Lawmakers work to define, criminalize grooming in Ohio law

State lawmakers began their legislative push Tuesday to define and criminalize grooming, an increasingly familiar colloquial term that describes an adult deliberately fostering a connection with a minor with the end goal of sexual activity.

House Bill 322, the first attempt to define grooming in Ohio law, defines it as a “pattern of conduct... (that) would cause a reasonable adult person to believe that the person is communicating with the minor with purpose to entice, coerce, solicit, or prepare the minor to engage in sexual activity.”

The early proposal specifically bans individuals 18 years or older from engaging in the described pattern of conduct with any minor that is four or more years younger than them. Adults found to be in violation of the law would be guilty of a second degree misdemeanor, at least. Punishments increase from there if the adult supplied mind-altering substances like drugs or alcohol, if the adult had previously been convicted of child abuse or sexual offenses, or if the adult had a protective obligation over the minor.

The bill was proposed by Southwest Ohio Reps. Bill Seitz, R-Cincinnati, and Cindy Abrams, R-Harrison, who testified in favor of it on Tuesday.

“What we’re trying to do with the grooming part is to get at the situation before it matures or ripens into a case of actual sexual abuse,” Seitz explained during the bill’s first hearing in the House Civil Justice Committee. “It’s a way to clamp down on what has proven to be the precursors, oftentimes, of sexual abuse. The person will groom the individual child to begin to feel comfortable around that person and ultimately engage in forbidden acts with the abuser.”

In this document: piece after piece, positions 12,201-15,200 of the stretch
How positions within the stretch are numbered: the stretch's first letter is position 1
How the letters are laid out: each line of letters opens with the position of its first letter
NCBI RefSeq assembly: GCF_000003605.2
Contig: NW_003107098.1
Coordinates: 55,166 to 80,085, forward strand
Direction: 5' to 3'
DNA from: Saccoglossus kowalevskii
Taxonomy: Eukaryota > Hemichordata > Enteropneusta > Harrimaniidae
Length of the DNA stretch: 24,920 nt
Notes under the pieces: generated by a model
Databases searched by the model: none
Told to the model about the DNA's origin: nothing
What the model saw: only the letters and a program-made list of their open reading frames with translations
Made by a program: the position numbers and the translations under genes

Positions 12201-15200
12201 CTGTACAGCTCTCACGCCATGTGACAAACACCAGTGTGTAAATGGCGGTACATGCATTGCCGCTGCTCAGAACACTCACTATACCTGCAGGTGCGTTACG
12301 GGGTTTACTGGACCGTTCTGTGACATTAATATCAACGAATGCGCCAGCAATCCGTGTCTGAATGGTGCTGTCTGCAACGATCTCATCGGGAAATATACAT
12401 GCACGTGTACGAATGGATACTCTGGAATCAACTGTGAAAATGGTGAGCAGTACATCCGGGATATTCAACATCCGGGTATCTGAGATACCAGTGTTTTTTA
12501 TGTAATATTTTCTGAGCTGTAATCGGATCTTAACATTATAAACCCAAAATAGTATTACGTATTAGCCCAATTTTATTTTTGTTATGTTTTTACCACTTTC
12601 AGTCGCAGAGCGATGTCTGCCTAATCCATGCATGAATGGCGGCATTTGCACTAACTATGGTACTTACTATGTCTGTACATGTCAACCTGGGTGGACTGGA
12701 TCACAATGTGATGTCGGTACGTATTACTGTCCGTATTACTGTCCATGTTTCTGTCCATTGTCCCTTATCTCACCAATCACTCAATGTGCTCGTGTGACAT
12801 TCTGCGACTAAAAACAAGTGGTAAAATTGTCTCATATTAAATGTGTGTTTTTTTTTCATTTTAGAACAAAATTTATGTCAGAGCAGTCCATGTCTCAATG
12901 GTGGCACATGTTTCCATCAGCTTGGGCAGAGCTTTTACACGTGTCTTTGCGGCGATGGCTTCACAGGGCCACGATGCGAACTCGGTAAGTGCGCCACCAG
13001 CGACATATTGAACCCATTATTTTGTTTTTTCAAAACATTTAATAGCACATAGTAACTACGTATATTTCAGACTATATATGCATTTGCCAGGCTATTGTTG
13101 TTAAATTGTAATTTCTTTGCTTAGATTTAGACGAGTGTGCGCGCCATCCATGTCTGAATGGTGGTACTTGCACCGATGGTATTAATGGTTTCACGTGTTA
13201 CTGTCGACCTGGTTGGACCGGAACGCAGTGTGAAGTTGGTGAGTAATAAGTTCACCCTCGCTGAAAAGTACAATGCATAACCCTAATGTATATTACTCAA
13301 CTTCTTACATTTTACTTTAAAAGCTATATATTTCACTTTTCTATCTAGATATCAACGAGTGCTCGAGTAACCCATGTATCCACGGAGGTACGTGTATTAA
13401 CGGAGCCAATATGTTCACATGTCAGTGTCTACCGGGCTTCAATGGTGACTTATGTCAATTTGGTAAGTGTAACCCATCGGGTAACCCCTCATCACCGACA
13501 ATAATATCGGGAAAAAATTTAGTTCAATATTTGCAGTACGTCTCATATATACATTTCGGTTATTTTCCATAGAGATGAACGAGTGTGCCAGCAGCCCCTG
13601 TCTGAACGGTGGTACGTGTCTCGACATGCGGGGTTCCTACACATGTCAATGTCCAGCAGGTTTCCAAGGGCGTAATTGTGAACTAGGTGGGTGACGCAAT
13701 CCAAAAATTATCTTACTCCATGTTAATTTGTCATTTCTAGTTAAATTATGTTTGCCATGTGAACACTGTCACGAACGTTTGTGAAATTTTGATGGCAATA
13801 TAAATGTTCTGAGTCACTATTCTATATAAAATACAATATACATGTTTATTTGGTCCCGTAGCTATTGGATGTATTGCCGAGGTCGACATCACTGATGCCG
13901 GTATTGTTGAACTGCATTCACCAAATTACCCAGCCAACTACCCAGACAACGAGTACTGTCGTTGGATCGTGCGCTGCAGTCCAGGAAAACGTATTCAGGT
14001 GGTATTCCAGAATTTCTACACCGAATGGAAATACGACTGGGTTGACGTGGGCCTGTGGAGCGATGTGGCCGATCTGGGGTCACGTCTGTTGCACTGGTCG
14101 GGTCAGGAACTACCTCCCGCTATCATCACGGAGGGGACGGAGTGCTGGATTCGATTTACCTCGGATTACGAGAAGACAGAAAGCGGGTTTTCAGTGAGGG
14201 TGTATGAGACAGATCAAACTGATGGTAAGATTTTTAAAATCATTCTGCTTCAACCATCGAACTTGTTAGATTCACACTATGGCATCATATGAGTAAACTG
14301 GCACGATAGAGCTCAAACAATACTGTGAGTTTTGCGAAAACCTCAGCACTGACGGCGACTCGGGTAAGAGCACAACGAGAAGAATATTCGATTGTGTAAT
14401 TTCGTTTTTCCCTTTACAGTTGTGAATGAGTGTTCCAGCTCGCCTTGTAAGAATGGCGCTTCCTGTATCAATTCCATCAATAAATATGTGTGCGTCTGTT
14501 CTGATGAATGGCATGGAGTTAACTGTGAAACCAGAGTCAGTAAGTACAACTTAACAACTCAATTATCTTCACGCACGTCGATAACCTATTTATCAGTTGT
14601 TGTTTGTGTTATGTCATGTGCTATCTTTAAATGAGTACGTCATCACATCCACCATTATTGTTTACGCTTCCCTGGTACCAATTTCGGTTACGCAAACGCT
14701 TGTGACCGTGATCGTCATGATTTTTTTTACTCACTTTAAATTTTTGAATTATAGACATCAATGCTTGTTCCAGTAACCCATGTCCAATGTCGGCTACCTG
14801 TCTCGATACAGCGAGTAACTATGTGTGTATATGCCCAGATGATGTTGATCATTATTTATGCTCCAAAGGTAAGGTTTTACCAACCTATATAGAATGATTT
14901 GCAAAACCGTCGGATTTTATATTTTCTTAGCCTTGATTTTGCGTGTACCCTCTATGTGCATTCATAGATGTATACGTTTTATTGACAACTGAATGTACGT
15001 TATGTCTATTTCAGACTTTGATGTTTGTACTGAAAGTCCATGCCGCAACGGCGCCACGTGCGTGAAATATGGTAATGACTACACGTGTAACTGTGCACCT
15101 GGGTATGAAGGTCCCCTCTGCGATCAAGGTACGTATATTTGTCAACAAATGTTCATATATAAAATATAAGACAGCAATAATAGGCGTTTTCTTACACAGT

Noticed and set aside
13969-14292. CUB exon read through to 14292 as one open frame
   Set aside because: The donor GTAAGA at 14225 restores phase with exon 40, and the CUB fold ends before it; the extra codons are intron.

Several other states have already defined and criminalized grooming, including Texas and Indiana. According to Seitz, Indiana’s recently passed law was used as a model for his proposed definition and criminalization of grooming. He said he coordinated with the Ohio Prosecuting Attorneys Association, too, which “approved it as a meaningful way to deter grooming behavior that may not be captured in other parts of Ohio law.”

The bill also aims to make additional reforms to current Ohio laws that protect minors from sexual abuse, namely by lengthening the statute of limitations from two to four years in which a prosecutor may pursue criminal cases against mandatory reporters who failed in their duty to report abuse.

The committee has yet to hear public testimony on the bill.

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